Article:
While Paulina Vega began her first day as Miss Universe with an interview on Univision’s Despierta America after only an hour of sleep, her native Colombia celebrated Vega’s victory with a national holiday Monday — closing businesses and taking to the streets, dancing to traditional Cumbia music.
The partying began shortly after Vega, who hails from the port city of Barranquilla on Colombia’s Gulf Coast, was crowned Miss Universe on Florida International University’s stage Sunday night.
“They are going crazy,” Vega said to throngs of international media Sunday after taking the $300,000 topaz- and sapphire-studded crown. Outside the Trump National Doral dozens gathered, holding flags, chanting and banging and blowing into noise makers to the early morning hours.
“For Colombian residents of South Florida, the election of Miss Colombia as the new Miss Universe is the confirmation of our people's talent and beauty,’’ said Colombian consul Marta Jaramillo. “The Colombian community is happy and grateful to Paulina.”
On Monday, Vega’s smiling face was splashed on the covers of Colombian newspapers thoughout the country.
“Miss Universe is from Barranquilla!” was the headline in her hometown newspaper La Libertad.
Colombian president Juan Manuel Santos, who is in France this week, told the Associated Press that “this demonstrates that in Colombia we have women who are intelligent, hard-working and perseverant in the face of obstacles.”
“They’re also very pretty,” he said.
While Vega’s win is big news in Colombia — which has not won a Miss Universe since 1958 — local officials say having the pageant at FIU and the contestants staying in Doral was a win for the city and surrounding areas.
“I think that if you're going to put a dollar amount on the attention the city was given, and all the positive publicity, you just can't calculate it,” said Doral Councilwoman Ana Maria Rodriguez. “It was phenomenal. Priceless.”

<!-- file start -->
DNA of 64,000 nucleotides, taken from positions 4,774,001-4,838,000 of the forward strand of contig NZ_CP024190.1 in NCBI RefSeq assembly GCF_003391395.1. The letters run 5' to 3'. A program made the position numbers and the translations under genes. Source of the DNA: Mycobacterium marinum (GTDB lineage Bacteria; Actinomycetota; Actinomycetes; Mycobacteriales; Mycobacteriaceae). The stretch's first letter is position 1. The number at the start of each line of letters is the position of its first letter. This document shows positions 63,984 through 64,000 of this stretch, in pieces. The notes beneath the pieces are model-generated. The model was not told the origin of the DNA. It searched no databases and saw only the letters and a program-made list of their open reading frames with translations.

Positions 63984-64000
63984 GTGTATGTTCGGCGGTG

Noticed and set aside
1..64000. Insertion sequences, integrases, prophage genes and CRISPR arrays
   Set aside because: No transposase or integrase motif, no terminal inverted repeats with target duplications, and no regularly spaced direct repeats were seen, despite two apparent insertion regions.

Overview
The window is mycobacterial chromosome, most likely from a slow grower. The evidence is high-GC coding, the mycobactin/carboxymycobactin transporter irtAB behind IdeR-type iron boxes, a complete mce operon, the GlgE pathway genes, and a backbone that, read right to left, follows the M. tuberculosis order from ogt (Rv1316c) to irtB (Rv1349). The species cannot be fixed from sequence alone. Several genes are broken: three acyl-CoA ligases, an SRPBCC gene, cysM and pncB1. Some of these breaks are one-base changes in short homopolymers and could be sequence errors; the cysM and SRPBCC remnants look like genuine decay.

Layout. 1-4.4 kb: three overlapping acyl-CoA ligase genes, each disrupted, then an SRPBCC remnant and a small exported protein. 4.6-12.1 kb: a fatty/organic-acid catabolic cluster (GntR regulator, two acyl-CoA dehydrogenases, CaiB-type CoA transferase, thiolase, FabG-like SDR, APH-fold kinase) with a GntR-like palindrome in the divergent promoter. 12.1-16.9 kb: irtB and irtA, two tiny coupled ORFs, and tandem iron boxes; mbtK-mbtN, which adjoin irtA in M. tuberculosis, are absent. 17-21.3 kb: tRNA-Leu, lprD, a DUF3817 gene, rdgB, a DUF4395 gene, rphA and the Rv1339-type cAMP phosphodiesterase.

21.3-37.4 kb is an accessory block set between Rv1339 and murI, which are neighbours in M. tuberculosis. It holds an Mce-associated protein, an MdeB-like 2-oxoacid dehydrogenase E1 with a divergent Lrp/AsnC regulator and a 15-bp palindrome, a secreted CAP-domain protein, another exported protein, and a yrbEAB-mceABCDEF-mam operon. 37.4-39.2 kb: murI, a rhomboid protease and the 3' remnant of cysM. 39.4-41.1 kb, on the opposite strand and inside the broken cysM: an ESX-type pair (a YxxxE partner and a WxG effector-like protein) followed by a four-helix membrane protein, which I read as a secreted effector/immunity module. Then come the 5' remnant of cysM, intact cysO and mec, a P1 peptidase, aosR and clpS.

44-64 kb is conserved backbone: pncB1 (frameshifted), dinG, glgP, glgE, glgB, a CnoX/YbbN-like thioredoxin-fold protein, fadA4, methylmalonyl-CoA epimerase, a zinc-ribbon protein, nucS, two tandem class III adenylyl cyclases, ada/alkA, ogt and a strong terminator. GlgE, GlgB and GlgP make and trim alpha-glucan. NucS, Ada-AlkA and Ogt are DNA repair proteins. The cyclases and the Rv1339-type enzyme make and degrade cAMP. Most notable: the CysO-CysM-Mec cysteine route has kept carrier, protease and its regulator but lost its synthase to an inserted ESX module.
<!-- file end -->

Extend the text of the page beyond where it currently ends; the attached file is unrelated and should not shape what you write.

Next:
In a press conference late Sunday night, Donald Trump, co-owner with NBC Universal of the Miss Universe pageant, touted Doral and the Miami area as a host and said it was a contender for next year’s extravaganza.
"We have about 18 places that want it,” said Trump, saying Beijing, China, could be the next host.
For more than three weeks, the pageant’s 88 contestants called Trump National Doral home, as they explored local attractions, appeared in parades and competed for the 63rd annual Miss Universe title.
Throughout the three-hour long show Sunday, which was aired on NBC and Telemundo51, snippets from their stay and information about Doral flashed on the screen giving publicity to the city just west of Miami International Airport.
“I don't even think we were prepared for a windfall of people wanting to learn about our city,” said Rodriguez, who attended the event. “The telecast made everybody feel like: ‘Where's Doral? Where is this place? How do I get there?’ And that was our initial desire; it was to bring positive exposure to our city. It was phenomenal.”
In the U.S. alone, 7.6 million viewers tuned in, up 102 percent over last year, according to the Nielsen overnight ratings. It was the most-watched Miss Universe since 2006 and was the most-watched program Sunday night for adults between 18-49, the coveted advertising group. Trump announced Sunday night the pageant will now be aired for at least five years on Univision instead of Telemundo.
At the press conference after the broadcast, Trump focused on Vega, calling her a “star.”
“She is an amazing beauty,” he said.
In an interview with Colombia’s Caracol Radio, Vega’s father, Rodolfo Vega, said he hoped his daughter would be able to visit Colombia soon to celebrate her triumph.
“I’m very happy to give this gift to Barranquilla and Colombia,” he said. “Let the Colombians enjoy it – her family is very happy. I’m very proud.”
While it’s not clear what Vega — who as the winner receives an undisclosed salary, an apartment in New York, a wardrobe and beauty products, among other prizes — will be tasked with during her year as Miss Universe, Trump had some words of advice: “She has to remain grounded.”
Miami Herald staff writers Madeleine Marr, Monique O. Madan, Howard Cohen and Jim Wyss, from Colombia; el Nuevo Herald reporter Sergio N. Candido and the Associated Press contributed to this report.